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in the last 20 years, suicide has leapt over cancer and car accident as cause of death. yet there is still hope. chapters of local nonprofits centered around improving mental health. >> all of our services are no cost, but we are a family service agency. one of the things we are focused on doing is providing more access to family therapy support . we have a sliding scale. >> our school has been a foundation for change in achieving a stigma-free nation. >> it can include a preventative piece, helping them express their feelings, and it can go to more individualized support where you are talking to a counselor about your experience. it could be group support. >> in doing my research and searching for leads in santa clara county, i found no
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students who would allow themselves to be interviewed. people should feel safe to share their views. there are currently three senate bills and play that would require each state to identify a mental health education plan before january the 24. but will these bills be enforced properly? >> it's not a sign of weakness but strength. if we can do that more and more, we may be on our way to a much more stigma-free society and it is people of your age and generation who are going to make the difference, so keep at it. >> to watch this and all winning entries, visit our website at >> c-span is your unfiltered view of government. we are funded by these elves and companies and more, including charter communications. >> broadband is a poorest -- is
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a force for empowerment. that's why charter has invested billions to my building infrastructure, upgrading technology and empowering opportunity in communities big and small. charter is connecting us. >> charter communications supports c-span as a public service along with these other television providers, giving a front row seat to democracy. >> during discussions over the reunification of germany in 1990, u.s. secretary of state, james baker told soviet leader mikal gorbachev that nato would not expand eastward, not one inch. in the lead up to the russian invasion of ukraine, vladimir putin used those words to suggest the u.s. and nato were not interested in peace and should not be trusted. tonight on "q&a" a history professor and author of "not one inch" talks about the 1990 comment and the impact nato expansion has had on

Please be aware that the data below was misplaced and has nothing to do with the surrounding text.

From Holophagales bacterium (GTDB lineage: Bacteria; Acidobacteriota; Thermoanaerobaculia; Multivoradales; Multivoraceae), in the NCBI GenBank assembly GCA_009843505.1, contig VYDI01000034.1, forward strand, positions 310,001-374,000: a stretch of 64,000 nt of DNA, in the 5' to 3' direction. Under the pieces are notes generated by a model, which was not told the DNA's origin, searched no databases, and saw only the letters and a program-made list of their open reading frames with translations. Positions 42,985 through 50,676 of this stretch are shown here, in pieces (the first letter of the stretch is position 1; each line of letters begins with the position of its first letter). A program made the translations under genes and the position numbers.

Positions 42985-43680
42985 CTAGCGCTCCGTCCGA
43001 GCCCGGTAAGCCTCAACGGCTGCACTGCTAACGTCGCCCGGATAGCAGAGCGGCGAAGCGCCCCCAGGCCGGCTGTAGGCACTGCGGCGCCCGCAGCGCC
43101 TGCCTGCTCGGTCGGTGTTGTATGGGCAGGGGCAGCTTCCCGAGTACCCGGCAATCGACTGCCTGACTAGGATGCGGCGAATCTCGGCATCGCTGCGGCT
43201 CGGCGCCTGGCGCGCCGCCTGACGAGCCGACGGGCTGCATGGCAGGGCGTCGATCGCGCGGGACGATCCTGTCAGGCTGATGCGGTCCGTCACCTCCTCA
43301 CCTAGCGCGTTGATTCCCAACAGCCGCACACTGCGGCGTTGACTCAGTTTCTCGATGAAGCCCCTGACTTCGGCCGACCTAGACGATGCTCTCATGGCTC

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u.s.-russian relations. >> one of the newest documents i found found -- showed baker went right back to allies and said sorry about that language, drop it, we are not going to use it anymore. the problem is it took mikal gorbachev a while to see this and he starts pressing in the summer and fall to get that in writing. but that is no longer on offer. when push comes to shove, when there is actually a treaty negotiated, that treaty explicitly allows nato to move eastward across the former cold war line. >> tonight at 8:00 eastern on c-span's "q&a." you can listen to it and all of our podcasts on our free c-span now app. >> at least six presidents
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recorded conversations while in office. here many of those conversations on c-span's new podcast, "presidential recordings." >> season one focuses on the presidency of lyndon johnson. you will hear about the 19 624 civil rights act, the 19 625 presidential campaign, the gulf of tonkin incident, and not everyone knew they were being recorded. >> certainly johnson's secretaries knew because they were tasked with transcribing many of those conversations. in fact, they were the ones who made sure the conversations were taped as johnson would signal to them through an open door between his office and there's. >> you will also hear some blunt talk. >> i want to -- i want a report of the number of people assigned to kennedy on the day he died. if i can ever go to the bathroom, i won't go. i won't go anywhere, i will stay
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right behind these black gates. >> residential recordings -- find it on the c-span now mobile app or wherever you get your podcasts. >> house speaker nancy pelosi talked about voting rights, the invasion of ukraine, and public service at the lyndon baines johnson presidential library in austin, texas. this was the library's first in person event since the start of the covid-19 pandemic. it's about one hour 25 minutes. since the pandemic -- this was the first in person event at the library since the pandemic. ♪ >> i am the vice chairman of the lbj library and foundation, and i want to welcome each and every one of you here. i can think of no more appropriate program for us to have in person for the first program in two